One man who wasn't feeling the least bit awkward was David Villa, whose English continues to level-up handsomely.
"I'm good," the NYCFC captain said of a week of travel that saw his team running ragged in Portland less than four whole days earlier, plus the Toronto date the previous night.
Villa was never going to let the threat of heavy legs dull the jubilation of another Derby. "It's great for the soccer, it's great for the team, it's great for the MLS, it's great for all," the captain said. Derby days "are like a party for the city. The ninety minutes is the most important [part] of the day, but all the day the people take their jerseys, go to the street, go to their friends, say, hey, today we'll win. It's good for us all."
"Saturday, we play for the same points as [Wednesday]. It's three points. But this game is very important for the fans; it's more important for the fans than other games," Villa said. "The people need a present. And we hope to have a very good game, for [giving] a victory to our fans."
We discovered a different flavor of confidence from the immaculate lips of Andrea Pirlo, who responded to questions in Italian, but didn't require any media questions to be translated for him.
"When we have our idea of the game and it comes into play on the field, we're very satisfied. We play hard, we work hard, and we're seeing the results," il Maestro said, dropping measured praise on the performance of the heavily-rotated squad that snatched a point on Wednesday as the Italian watched from the bench.
On that account, put another feather in Patrick Vieira's already-formidable cap.
"He's worked very hard with us," Pirlo said of the gaffer, "and it's all to his merit that we're finding ourselves among the top teams."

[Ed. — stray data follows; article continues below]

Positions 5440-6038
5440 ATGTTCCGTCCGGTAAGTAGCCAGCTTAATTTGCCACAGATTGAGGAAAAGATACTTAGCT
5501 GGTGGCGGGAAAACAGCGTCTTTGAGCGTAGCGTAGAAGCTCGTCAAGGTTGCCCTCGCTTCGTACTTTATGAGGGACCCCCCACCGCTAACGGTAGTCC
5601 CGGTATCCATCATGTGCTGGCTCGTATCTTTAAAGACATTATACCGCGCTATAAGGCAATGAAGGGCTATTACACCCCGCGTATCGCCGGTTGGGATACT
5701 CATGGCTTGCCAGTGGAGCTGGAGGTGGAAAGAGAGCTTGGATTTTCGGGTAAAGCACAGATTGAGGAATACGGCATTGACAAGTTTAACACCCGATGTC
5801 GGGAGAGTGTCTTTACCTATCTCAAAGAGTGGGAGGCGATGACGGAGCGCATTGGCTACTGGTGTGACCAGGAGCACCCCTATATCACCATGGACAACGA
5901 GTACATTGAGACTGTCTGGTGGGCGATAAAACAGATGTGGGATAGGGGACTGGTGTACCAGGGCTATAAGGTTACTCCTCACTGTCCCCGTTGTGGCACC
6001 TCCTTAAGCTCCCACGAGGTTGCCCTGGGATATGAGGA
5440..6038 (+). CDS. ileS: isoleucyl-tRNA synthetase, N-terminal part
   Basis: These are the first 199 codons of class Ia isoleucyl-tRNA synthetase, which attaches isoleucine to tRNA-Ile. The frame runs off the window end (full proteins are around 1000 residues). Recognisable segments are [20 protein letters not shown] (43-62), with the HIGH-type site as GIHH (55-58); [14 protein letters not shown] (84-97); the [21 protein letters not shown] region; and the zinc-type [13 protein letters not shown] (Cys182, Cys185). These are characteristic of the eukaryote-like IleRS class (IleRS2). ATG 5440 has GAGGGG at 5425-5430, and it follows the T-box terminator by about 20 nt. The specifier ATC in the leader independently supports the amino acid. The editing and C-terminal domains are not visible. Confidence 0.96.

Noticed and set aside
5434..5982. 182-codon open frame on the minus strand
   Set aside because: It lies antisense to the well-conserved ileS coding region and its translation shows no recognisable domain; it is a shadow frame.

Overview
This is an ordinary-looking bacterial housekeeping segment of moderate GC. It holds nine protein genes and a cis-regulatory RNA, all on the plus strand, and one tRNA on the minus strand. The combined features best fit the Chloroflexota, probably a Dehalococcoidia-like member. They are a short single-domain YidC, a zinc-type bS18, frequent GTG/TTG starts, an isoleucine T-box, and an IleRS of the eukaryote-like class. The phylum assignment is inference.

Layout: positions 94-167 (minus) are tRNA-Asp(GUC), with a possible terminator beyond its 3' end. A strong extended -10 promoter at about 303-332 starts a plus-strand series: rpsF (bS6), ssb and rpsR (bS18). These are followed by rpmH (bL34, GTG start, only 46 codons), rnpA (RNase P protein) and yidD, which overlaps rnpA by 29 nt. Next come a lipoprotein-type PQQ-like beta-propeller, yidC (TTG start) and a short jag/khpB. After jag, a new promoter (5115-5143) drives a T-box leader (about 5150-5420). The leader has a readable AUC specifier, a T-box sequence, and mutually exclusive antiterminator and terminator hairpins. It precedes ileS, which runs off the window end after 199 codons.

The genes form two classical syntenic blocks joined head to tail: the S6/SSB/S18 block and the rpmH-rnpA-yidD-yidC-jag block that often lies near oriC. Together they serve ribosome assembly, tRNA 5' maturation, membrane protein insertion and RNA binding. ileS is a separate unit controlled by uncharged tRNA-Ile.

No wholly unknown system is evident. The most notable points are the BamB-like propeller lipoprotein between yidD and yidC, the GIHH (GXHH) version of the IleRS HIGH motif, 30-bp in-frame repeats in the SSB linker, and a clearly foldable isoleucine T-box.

Despite the fact that ousted head coach Jason Kreis's name was never mentioned over the course of the afternoon's proceedings, one thing rang true among the NYCFC crew: Vieira has brought with him a sense of coherence, developmental organization, and even-keeled confidence that just wasn't there last year. Perhaps that's simply the product of the very passing of time. Another year gone. But one gets the feeling that Vieira's aura is just something else entirely, especially when placed in juxtaposition with Jason Kreis's steely stare, the kind that always made it look like he had just seen a ghost.
Does this bottle opener really need to exist?
"His style of play, the way he wants to play, for me, I think has been pretty good since the beginning of the preseason," Mix Diskerud said of Vieira. "I feel like we've been playing pretty good soccer, to be honest, from the beginning, the whole season. It's just [that] now we're starting to get those points."
"It's a style of play I enjoy-- start up from the back with Josh [Saunders] playing out to the center backs, and we go from there."
"I think we've been playing with the same idea since the beginning of the season," Andoni Iraola added, sitting alongside Mix. "I think the most important thing is the team. We have to think collectively. If you play five minutes, you have to win each minute, whatever your role is. That's what we're trained to do."
It's not a secret. There's no voodoo at play. New York City's place all alone at the top of the Eastern Conference table was wrought by more hard work and a sense of belief in Vieira's system (and all its tactical and formational idiosyncrasies). That's it. It's not more complicated than that.
Mix noted, however, that there might be another reason that 2016 feels different from the previous year that nobody had yet mentioned:
"Well, Andoni is one year older, so there's that."
Haw haw.

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All images in this article are properties of Hudson River Blue.